Friday, February 24, 2012

Warhol & Dali

I made this comic strip about one of Warhol's interactions with Dali based on an account I read about. Some people say that without Dali, there wouldn't have been a Warhol -- kind of like Old Testament/New Testament. In one interview Andy was asked, "Did you know Dali claims to be a forerunner of pop art?" Andy's reply was, "Really? It's so hard to understand anything he says."

Wednesday, February 22, 2012

Dali & Picasso

This is a comic about Dali and Picasso's first encounter. They had an on-again, off-again friendship. Dali would sometimes praise Picasso and sometimes denigrate him. I think he said whatever would get him press. Picasso admired his technical virtuosity, but said Dali was like an out-board motor -- always running.

Dali was always performing outrageous antics. Was he crazy? Or crazy like a fox. His actions always got attention and press. He was the most well-known of the surrealists and never had problem selling his work.

Thursday, February 16, 2012

Matisse & Picasso: A Friendly Rivalry

This comic strip illustrates the rivalry between Matisse and Picasso. Later in life, they were more friendly about it -- treating one another with fondness.
With Demoiselles, Picasso had thrown down the gauntlet. Matisse responded with "Three Bathers and a Turtle". This was the beginning of a pattern of provocation and inspiration throughout their careers. The book "Mattise and Picasso" by Jack Flam explains this well.

Tuesday, February 14, 2012

Renoir & Matisse

This comic strip illustrates an anecdote about young Matisse's visits to Renoir. Renoir battled severe rheumatoid arthritus and fought to overcome the disease so he could continue creating his masterpieces. Though at times he suffered greatly and the disease became crippling, he continued to persevere through his work. According to

Around 1898, if not before, Renoir suffered his first severe attack of rheumatoid arthritis. It was not long though before the rheumatoid arthritis became excruciatingly painful and gave him more trouble. In 1904, Renoir weighed only 105 pounds and was barely able to sit. By 1910 he could not even walk using crutches and became a prisoner in his wheelchair. His hands were completely deformed, like the claws of a bird. A gauze bandage was used to prevent his fingernails from growing into the flesh. Renoir was unable to pick up a paintbrush at this point and it had to be wedged between his fingers. He continued to paint everyday unless an attack of arthritis forced him to lie on his bed where a wire construction protected his body from being touched by his bedclothes.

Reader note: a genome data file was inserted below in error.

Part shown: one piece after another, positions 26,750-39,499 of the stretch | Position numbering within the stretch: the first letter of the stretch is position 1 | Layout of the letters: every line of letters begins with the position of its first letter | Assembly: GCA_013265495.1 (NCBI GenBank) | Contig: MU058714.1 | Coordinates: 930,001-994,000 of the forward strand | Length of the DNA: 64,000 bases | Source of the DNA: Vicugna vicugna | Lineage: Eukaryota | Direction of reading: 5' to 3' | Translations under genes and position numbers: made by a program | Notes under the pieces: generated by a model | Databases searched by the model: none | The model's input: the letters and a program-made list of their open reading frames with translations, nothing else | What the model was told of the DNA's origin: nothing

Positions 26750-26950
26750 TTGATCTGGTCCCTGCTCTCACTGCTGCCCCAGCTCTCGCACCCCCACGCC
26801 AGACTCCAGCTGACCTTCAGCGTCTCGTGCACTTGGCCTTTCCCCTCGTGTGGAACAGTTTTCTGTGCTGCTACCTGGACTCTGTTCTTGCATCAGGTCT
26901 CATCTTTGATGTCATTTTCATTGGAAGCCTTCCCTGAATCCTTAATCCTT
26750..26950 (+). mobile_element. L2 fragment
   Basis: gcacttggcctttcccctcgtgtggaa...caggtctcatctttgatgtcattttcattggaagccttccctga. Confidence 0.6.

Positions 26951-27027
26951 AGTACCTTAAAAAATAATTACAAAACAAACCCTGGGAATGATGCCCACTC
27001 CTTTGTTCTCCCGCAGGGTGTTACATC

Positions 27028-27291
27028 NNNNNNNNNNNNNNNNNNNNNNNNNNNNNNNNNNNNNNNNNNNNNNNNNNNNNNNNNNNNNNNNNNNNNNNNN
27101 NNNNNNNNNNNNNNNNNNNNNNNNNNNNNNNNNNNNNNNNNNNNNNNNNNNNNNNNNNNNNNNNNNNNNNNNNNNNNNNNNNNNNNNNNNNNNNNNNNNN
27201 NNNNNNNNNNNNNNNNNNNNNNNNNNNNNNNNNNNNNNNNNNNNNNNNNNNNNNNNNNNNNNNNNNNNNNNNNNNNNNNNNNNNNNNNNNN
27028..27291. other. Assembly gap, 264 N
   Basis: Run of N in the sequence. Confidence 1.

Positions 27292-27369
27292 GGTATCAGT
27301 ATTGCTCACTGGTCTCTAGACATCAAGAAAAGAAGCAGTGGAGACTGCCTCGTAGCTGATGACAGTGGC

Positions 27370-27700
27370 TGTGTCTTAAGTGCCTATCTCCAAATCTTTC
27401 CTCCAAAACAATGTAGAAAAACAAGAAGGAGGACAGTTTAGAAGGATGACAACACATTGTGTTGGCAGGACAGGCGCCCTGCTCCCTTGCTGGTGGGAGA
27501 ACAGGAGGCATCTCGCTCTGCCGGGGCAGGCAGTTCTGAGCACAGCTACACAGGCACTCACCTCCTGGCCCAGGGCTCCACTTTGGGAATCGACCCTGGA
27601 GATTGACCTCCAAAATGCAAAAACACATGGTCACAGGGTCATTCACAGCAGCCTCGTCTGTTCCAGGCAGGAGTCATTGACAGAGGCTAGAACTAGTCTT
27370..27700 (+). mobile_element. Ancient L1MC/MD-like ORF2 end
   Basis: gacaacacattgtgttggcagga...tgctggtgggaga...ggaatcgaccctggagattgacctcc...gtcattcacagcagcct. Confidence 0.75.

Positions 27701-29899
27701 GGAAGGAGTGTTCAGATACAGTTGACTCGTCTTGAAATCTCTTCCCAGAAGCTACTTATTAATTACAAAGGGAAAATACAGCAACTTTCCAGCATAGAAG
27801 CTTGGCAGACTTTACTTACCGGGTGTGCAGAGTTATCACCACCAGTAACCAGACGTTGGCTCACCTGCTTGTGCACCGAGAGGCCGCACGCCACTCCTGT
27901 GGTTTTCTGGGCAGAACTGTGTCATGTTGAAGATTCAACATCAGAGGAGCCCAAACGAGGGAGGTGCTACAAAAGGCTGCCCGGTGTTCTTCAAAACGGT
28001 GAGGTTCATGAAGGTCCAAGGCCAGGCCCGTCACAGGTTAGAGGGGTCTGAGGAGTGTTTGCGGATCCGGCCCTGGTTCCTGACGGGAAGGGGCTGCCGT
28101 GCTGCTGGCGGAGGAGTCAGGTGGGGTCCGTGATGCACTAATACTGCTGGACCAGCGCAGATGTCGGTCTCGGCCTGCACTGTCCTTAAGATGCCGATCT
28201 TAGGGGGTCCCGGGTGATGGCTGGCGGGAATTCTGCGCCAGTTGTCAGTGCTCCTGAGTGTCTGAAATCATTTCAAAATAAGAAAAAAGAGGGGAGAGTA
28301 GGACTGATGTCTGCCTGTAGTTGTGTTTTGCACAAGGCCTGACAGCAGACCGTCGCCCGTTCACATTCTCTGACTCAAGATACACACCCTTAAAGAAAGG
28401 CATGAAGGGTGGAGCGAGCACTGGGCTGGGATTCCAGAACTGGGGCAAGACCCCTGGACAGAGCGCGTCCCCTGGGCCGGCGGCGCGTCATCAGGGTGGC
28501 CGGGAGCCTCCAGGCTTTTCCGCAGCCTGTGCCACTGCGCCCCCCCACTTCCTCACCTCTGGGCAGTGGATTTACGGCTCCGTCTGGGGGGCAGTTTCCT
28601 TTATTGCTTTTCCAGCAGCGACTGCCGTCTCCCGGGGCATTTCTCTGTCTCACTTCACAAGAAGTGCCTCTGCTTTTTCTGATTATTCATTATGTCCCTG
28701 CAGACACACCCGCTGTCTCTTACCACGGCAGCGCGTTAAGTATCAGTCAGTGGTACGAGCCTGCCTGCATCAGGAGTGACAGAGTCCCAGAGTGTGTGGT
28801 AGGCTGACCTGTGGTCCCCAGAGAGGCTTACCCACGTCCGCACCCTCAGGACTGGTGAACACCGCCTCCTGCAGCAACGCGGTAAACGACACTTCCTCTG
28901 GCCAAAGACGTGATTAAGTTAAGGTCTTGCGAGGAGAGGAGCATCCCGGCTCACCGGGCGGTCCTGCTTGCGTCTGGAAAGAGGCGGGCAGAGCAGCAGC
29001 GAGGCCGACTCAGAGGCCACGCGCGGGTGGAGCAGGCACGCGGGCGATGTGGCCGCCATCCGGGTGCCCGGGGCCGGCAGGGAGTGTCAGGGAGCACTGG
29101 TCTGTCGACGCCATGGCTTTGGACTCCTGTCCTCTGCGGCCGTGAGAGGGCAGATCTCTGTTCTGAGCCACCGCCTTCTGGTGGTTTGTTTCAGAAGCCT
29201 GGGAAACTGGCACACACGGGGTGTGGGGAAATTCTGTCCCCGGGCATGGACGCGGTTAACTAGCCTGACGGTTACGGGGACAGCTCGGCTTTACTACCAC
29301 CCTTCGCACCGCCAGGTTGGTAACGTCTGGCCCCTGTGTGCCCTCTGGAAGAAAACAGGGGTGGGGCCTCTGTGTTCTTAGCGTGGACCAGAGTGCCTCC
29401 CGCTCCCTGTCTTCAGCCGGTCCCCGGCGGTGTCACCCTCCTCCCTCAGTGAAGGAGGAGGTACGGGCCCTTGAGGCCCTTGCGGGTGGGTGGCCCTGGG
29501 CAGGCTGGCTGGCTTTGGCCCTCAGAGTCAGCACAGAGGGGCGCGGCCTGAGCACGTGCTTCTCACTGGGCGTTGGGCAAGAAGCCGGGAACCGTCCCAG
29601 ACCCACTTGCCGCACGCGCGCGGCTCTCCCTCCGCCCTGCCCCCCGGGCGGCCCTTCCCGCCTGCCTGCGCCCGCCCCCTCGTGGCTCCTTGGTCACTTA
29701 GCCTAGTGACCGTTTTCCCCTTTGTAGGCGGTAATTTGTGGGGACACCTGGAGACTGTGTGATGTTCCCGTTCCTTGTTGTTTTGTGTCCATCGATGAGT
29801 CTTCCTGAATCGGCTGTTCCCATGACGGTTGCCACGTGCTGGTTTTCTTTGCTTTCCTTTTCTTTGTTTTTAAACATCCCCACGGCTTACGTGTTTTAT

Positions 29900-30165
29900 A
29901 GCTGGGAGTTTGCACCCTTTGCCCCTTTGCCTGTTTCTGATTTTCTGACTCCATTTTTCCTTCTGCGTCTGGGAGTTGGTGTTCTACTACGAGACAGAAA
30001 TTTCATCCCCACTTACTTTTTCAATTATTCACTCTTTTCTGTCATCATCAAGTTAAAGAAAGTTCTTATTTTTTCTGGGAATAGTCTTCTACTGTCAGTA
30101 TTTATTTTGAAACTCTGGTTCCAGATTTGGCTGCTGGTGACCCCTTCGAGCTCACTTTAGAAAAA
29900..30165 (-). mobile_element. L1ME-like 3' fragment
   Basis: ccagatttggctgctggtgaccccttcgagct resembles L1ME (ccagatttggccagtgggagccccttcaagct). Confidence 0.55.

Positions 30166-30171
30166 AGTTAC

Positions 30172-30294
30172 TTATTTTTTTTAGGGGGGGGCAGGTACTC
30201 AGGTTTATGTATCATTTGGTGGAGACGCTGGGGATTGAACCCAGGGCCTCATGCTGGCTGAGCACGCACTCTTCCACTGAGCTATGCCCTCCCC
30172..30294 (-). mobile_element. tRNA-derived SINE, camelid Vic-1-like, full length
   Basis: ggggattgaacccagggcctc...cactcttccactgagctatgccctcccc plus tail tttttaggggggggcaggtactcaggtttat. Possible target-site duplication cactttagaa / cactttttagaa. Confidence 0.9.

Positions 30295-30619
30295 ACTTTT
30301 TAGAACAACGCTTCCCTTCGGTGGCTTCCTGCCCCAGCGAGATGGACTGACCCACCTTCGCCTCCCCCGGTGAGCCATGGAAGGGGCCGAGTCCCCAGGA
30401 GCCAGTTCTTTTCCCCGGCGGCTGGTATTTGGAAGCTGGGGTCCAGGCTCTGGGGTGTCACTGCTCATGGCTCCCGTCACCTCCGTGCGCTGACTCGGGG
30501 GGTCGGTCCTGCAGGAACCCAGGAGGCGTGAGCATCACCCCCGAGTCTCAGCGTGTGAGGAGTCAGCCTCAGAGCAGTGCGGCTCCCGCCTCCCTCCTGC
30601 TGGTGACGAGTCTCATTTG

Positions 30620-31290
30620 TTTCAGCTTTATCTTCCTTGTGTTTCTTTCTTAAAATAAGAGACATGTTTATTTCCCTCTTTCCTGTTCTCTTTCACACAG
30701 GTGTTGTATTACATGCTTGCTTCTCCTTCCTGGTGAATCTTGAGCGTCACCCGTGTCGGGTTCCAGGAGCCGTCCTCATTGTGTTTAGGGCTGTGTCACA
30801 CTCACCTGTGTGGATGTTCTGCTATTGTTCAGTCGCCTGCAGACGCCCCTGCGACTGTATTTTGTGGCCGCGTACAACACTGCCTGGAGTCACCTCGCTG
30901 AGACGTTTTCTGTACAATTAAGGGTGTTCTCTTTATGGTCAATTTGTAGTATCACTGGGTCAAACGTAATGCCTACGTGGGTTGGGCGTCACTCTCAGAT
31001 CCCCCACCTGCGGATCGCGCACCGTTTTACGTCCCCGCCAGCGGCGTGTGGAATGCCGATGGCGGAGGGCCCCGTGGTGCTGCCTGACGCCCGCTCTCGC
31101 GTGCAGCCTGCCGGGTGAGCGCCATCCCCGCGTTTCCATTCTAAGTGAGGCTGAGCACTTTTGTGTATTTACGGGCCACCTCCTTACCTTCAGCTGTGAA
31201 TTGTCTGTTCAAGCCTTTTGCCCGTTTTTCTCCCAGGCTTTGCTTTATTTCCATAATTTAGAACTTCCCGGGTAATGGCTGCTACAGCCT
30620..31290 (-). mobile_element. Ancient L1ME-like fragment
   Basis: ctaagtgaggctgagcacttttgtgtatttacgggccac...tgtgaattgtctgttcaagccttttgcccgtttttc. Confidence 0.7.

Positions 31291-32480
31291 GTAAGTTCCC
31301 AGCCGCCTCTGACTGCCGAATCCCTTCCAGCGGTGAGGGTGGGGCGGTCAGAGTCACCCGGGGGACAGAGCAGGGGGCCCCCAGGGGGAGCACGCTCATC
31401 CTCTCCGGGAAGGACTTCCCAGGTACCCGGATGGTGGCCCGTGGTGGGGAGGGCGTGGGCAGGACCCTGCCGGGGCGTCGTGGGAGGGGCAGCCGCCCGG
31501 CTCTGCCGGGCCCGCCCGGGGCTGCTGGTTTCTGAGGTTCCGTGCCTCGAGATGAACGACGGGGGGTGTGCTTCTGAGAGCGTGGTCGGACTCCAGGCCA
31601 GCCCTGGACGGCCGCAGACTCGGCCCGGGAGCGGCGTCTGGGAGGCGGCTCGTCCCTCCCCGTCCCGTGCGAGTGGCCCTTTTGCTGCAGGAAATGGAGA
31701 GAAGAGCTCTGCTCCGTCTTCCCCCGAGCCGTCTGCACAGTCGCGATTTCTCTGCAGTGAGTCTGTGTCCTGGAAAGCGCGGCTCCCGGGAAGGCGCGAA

There were episodes when Renoir was completely paralyzed. He would allow the attack to subside, then continue where he left off at his easel. It has been said that although Renoir was old, sick, and decrepit there was never any despair or weariness in his art. He never allowed it to be invaded by feelings of envy or anger towards those in good health. The hundreds of works he produced during the last few years of his life were an ode to happiness and joy.

Thursday, February 9, 2012

Cezanne & Van Gogh

In this comic strip, I've illustrated an anecdote related in a biography of Cezanne (Lost Earth by Phillip Callow).

Monday, February 6, 2012

Van Gogh's Ear: A Comic Strip

There are some historians who are questioning the story we've always been told about Van Gogh's ear. This article tells it much better than I can. I'm not sure I'm convinced, but the truth is -- we don't know exactly what happened that night. Gauguin was not beyond lying to further his position and there does seem to be a pattern for Van Gogh experiencing remorse after his "episodes" and a pattern for covering for others. I was inspired to draw the story this way after reading the article I linked to, but I also highly recommend the books "The Yellow House" by Martin Gayford and the new Van Gogh biography by Naifeh and Smith. The story of how he created images of such joy and consolation out of a life so tragic is amazing. All of this material helps us to sort out the facts from that dispute the romanticized tale spun by early biographers.